• Choose only as many as you can manage. A mistake often made is that there are too many core values, which a) people cannot remember, and b) they begin to compete with each other.  Convey each value so that it is either a single word or a very simple phrase, so people can keep them top of mind – especially when they are most needed to make an immediate and important decision. The shorter the word or phrase (one or two words) = the more memorable they are.
  • Reflect the DNA of your organization. What differentiates you from competitors? What attracts people to come and then stay with your organization?  What are employees most proud of and resonate with? By answering these questions, you can select values that most exhibit your persona, what defines you, and ultimately, who you are.  These are the words that give life to your people, rather than standard platitudes or a list of well-meaning words.

“The only competitive advantage we have is the culture and values of the company. Anyone can open up a coffee store. We have no technology, we have no patent. All we have is the relationship around the values of the company and what we bring to the customer every day. And we all have to own it.”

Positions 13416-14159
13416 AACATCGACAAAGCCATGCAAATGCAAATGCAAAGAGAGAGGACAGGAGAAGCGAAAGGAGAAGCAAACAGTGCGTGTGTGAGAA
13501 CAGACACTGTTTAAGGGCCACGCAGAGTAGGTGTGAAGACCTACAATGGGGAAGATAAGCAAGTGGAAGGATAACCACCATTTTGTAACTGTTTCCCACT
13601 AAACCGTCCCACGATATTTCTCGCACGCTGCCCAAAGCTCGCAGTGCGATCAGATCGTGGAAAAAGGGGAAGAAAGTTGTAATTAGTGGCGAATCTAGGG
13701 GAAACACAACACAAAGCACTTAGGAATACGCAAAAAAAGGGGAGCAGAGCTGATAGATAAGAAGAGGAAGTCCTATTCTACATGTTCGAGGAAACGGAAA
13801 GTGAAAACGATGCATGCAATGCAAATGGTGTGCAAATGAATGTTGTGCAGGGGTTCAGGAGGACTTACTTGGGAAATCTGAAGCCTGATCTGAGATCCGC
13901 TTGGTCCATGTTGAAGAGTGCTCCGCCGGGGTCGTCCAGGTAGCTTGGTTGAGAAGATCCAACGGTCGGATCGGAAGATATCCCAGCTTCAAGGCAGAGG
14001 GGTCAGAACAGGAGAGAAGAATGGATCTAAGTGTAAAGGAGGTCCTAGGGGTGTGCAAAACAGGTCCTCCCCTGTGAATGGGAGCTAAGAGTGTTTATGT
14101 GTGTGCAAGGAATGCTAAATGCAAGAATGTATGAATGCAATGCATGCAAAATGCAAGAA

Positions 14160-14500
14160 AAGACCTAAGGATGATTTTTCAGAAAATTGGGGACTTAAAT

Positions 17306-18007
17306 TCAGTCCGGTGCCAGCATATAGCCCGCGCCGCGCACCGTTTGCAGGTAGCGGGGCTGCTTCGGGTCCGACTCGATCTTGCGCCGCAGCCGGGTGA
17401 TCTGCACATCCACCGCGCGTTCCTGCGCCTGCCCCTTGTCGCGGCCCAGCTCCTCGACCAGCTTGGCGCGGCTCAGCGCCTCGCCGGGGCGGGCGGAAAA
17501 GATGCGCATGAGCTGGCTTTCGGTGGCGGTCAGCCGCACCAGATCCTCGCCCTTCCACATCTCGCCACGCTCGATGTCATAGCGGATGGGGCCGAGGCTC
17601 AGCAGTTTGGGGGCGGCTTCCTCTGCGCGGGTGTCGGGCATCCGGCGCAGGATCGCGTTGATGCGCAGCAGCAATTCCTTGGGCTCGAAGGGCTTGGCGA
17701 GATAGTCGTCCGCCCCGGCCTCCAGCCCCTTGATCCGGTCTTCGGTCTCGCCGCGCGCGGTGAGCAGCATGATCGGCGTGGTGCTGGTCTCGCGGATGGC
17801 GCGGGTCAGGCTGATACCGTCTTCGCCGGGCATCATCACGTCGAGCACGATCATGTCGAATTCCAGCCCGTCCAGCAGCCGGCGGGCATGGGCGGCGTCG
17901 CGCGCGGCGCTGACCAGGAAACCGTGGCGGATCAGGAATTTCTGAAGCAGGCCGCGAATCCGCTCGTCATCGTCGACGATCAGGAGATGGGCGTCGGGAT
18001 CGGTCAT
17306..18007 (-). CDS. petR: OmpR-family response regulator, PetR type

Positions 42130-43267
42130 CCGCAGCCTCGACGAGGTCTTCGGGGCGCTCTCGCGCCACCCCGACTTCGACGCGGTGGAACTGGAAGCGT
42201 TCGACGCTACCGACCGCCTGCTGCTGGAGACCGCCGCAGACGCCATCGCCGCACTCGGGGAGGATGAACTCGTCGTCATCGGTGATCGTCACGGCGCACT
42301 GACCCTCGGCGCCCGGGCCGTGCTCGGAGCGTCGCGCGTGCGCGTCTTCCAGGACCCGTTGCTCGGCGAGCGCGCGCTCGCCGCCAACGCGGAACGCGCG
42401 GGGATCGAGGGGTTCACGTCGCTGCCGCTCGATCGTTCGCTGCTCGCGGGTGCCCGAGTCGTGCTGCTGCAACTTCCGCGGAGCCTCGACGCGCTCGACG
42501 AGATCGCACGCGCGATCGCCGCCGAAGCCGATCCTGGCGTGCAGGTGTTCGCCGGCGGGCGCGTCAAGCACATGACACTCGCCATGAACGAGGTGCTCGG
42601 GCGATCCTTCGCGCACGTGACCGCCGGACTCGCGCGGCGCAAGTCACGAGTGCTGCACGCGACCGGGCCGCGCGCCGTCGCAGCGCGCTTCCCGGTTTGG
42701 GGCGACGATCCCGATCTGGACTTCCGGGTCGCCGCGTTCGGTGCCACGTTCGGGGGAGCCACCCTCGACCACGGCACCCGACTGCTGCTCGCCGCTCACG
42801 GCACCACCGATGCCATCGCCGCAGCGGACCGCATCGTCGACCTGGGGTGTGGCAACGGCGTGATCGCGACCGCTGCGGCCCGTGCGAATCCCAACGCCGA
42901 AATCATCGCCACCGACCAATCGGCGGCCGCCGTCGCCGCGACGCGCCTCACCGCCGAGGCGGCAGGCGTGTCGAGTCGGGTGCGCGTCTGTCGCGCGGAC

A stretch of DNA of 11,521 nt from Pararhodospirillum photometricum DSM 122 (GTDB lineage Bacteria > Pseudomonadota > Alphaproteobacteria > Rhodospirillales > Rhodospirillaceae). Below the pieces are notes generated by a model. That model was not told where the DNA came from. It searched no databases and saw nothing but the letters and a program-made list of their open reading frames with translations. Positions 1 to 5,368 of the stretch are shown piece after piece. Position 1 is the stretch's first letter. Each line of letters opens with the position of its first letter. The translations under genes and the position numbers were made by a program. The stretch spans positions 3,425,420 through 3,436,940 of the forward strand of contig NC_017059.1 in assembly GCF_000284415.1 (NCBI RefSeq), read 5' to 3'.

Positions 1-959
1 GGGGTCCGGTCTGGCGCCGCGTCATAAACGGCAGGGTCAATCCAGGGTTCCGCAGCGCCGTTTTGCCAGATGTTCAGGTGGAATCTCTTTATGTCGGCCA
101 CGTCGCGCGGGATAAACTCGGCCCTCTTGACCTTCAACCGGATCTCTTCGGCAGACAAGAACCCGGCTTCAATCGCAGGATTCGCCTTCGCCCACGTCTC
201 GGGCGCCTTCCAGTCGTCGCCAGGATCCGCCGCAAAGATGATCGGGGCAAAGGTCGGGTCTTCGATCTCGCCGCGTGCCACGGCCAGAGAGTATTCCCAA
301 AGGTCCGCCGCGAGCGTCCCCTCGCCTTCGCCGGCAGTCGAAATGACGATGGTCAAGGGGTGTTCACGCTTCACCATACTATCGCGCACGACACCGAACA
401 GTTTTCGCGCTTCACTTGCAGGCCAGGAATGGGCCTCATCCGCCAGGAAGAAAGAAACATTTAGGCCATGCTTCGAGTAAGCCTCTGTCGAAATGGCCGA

— Howard Schultz, CEO of Starbucks

  • Keep the long-term in mind.  Your values need to reflect not just who you are today, but who you will need to be in the future to realize your purpose.  While this doesn’t mean that your core values may need to change over time to support a new vision or strategy, it’s important for them to have continuity and longevity to provide stability and clarity as to who you are and what you stand for.
  • Take your time.  Slow is fast when choosing core values.  Allow time for the data to be collected and then percolated.  Test the draft values with select groups to get feedback before launching them to the collective. 

“Our values say in a few words what is important to us, not just the executive, so ensuring staff had a voice in the process was critical.”

— Marni Johnson, VP of Human Resources and Communications
of BlueShore Financial